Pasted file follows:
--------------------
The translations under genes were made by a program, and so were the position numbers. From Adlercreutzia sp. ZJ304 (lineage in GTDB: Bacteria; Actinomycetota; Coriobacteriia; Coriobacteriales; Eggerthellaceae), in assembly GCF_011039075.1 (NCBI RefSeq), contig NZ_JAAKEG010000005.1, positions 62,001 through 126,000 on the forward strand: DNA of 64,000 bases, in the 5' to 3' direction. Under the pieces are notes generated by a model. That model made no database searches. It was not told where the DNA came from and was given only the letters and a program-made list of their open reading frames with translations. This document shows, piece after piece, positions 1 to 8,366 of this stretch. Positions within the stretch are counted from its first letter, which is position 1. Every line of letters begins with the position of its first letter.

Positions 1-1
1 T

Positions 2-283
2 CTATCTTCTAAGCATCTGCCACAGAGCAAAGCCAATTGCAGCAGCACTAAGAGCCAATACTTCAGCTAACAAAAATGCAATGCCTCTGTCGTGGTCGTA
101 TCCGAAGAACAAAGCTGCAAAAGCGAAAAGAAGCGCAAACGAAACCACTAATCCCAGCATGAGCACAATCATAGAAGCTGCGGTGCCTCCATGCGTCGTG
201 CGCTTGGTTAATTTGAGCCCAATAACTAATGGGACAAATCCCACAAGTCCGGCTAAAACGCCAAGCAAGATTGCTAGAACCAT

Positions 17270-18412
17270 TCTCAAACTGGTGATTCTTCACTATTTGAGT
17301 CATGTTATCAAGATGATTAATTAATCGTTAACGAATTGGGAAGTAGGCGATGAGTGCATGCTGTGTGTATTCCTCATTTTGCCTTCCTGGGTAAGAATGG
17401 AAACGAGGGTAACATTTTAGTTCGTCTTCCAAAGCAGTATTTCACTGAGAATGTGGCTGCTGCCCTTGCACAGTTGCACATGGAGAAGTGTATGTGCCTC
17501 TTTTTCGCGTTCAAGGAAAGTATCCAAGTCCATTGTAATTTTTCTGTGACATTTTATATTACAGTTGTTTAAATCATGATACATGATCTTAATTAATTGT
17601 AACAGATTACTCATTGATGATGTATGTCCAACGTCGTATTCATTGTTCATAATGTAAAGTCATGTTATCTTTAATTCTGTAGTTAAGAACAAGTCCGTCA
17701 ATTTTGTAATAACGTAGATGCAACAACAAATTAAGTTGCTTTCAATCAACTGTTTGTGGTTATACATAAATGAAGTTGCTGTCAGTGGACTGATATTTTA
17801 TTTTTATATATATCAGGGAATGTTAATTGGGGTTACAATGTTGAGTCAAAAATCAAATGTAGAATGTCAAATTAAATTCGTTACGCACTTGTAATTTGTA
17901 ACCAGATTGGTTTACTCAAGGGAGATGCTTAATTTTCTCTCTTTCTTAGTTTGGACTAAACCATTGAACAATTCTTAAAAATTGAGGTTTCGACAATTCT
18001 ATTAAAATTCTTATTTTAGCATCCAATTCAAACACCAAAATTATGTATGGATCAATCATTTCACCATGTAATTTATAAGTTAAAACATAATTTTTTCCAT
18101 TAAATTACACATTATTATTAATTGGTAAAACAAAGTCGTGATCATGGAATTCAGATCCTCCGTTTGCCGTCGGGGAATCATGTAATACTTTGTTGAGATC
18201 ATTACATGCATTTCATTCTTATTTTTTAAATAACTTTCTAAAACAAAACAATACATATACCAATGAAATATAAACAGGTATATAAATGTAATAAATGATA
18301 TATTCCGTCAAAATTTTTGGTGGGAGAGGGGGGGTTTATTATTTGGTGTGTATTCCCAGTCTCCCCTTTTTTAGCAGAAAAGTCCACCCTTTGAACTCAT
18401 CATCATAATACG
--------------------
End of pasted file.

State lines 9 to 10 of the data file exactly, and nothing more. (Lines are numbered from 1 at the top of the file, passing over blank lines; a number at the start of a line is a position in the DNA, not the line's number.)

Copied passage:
17270 TCTCAAACTGGTGATTCTTCACTATTTGAGT
17301 CATGTTATCAAGATGATTAATTAATCGTTAACGAATTGGGAAGTAGGCGATGAGTGCATGCTGTGTGTATTCCTCATTTTGCCTTCCTGGGTAAGAATGG